Passports as a security measure

* Biometric passports

Network and security managers are always having to deal with identification and authentication. In today's column, I'm looking at a dust-up between Europe and the U.S. over how to enforce strong authentication of travelers' identity.  Although the topic is not directly related to our daily work, I think we have contributions to make to the popular and political debates about such issues based on our applicable technical expertise.

Passports in their modern form were introduced in the early 20th century. Until that time, travel documents were issued by national governments for specific voyages through specific regions. "In this way, early passports are more similar to modern visas than to modern passports, whose primary function is to prove the identity and nationality of the holder." ["Passport," from Wikipedia] Passports have space for visas but are much longer-term documents, usually valid for five years or more.

Today, passports have assumed a central role in preventing the entry of politically undesirable or dangerous people (they are not necessarily the same category) into the U.S. For example, the British activist Yusuf Islam, once widely known as the singer Cat Stevens, was refused entry into the U.S. in September 2004 on nebulous grounds that sparked ridicule and outrage worldwide, as well as among his fans in the U.S.

The most important issue to remember about passports as a security measure is that they bind a real-world identifier to a picture and a document; they tell us nothing in themselves about the bearer of the passport. All the terrorists who flew planes into the World Trade Center towers had passports that got them into the U.S.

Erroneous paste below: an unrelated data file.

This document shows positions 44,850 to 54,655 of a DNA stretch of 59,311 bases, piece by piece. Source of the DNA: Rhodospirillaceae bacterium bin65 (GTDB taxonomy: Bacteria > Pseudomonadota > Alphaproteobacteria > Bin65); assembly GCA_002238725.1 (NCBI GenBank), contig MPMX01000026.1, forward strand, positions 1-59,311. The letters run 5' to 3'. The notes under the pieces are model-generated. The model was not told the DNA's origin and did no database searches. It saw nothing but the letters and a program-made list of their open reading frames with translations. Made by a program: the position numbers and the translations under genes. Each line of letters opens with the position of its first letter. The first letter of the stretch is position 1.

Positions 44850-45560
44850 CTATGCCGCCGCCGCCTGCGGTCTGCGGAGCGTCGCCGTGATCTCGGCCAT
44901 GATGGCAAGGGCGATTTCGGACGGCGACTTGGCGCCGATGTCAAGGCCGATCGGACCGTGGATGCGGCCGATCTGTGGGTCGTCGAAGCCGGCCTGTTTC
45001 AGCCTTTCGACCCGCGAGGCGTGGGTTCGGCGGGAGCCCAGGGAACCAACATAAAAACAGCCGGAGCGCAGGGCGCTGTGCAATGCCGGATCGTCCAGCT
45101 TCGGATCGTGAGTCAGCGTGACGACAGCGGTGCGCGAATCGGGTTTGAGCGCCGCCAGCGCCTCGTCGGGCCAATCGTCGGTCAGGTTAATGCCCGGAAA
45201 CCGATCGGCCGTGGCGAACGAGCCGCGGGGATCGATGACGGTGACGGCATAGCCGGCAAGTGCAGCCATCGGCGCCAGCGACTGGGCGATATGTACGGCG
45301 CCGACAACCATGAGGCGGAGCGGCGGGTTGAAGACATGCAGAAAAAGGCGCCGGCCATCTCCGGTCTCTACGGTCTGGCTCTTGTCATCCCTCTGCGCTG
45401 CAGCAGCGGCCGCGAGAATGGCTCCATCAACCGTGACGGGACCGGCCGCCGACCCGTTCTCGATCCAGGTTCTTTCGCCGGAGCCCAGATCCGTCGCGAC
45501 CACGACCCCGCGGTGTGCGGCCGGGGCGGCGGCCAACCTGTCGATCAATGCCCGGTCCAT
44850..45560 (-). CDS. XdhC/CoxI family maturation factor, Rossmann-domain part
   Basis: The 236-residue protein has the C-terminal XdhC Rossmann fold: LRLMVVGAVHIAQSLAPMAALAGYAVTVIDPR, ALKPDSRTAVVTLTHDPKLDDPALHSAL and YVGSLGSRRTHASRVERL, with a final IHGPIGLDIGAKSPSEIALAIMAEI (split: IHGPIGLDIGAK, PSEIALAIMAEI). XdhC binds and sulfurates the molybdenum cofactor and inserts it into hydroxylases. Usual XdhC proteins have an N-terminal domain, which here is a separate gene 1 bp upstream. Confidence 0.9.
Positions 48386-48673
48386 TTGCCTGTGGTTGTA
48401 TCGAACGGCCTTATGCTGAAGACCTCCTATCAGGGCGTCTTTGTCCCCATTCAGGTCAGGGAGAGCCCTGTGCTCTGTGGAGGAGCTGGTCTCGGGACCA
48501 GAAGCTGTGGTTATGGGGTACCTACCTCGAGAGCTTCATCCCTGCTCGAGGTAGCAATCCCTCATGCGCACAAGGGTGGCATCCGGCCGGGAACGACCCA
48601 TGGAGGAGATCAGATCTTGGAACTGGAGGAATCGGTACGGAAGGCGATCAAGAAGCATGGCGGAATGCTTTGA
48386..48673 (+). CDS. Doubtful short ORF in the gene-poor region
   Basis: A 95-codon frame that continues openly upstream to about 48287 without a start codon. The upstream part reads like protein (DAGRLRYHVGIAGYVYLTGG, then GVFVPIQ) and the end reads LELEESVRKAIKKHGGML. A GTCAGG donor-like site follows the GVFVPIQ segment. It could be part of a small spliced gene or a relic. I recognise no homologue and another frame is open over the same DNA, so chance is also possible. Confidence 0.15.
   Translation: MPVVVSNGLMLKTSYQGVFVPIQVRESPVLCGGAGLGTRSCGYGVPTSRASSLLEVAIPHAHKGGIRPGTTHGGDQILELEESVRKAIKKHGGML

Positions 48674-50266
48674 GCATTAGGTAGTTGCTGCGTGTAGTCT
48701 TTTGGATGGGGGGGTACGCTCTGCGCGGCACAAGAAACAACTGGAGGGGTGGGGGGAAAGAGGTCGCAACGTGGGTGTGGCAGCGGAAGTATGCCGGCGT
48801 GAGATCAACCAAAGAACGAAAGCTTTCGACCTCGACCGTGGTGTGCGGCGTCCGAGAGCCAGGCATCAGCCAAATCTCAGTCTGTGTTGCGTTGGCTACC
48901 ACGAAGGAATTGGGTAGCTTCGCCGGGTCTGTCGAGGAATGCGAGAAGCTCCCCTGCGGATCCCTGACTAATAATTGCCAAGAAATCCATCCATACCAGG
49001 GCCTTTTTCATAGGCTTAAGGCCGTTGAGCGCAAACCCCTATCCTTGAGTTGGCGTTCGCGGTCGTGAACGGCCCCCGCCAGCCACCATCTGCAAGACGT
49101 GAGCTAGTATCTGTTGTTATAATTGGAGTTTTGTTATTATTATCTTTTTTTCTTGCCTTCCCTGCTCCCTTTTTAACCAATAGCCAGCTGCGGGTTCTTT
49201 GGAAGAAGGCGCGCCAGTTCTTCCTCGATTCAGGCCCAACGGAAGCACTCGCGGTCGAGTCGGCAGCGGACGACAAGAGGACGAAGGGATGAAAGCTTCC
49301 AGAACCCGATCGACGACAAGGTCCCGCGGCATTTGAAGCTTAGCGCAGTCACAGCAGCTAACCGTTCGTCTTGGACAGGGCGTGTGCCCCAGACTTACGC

Being made of paper and bearing simple photographs, passports have been relatively easy to counterfeit. For example, an article by Philip Shishkin in the Wall Street Journal (Oct. 8, 2001) reported that fake passports were a big business, with prices for forged U.S. passports ranging from $2,000 to $12,000.

To help make forgery more difficult and identification of fraudulent holders of passports easier, the U.S. Department of State has mandated that passports used to enter the U.S. be equipped with machine-readable biometric information. U.S. passports issued after October 2005 will also be so equipped.

"The proposed U.S. Electronic Passport is the same as a regular passport with the addition of a small contactless integrated circuit (computer chip) embedded in the back cover. The chip will securely store the same data visually displayed on the photo page of the passport, and will additionally include a digital photograph. The inclusion of the digital photograph will enable biometric comparison, through the use of facial recognition technology at international borders. The U.S. 'e-passport' will also have a new look, incorporating additional anti-fraud and security features."

According to a review by Duncan Graham-Rowe, differences in how the U.S. and the European Union intended to integrate biometric data into their passports may spell trouble for people on both sides of the ocean ["ID row bad news for transatlantic travellers," _NewScientist_ April 16, 2005,]. For example, the original design for the chip-equipped U.S. passport was supposed to allow remote reading - until critics pointed out that having the details of someone's passport readable from inside their pocket, briefcase, purse or knapsack might be dangerous in many parts of the world, especially with the recent worldwide decline in popularity of Americans due in part to the invasion of Iraq It appears that the new plans may include lining the new passports with foil to reduce the incidence of unauthorized data extraction.

Let's hope the EU and the U.S. can resolve these disagreements before international travel becomes even more unpleasant than it already is.

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Author's note:  if you are interested in airport safety, see my analysis at

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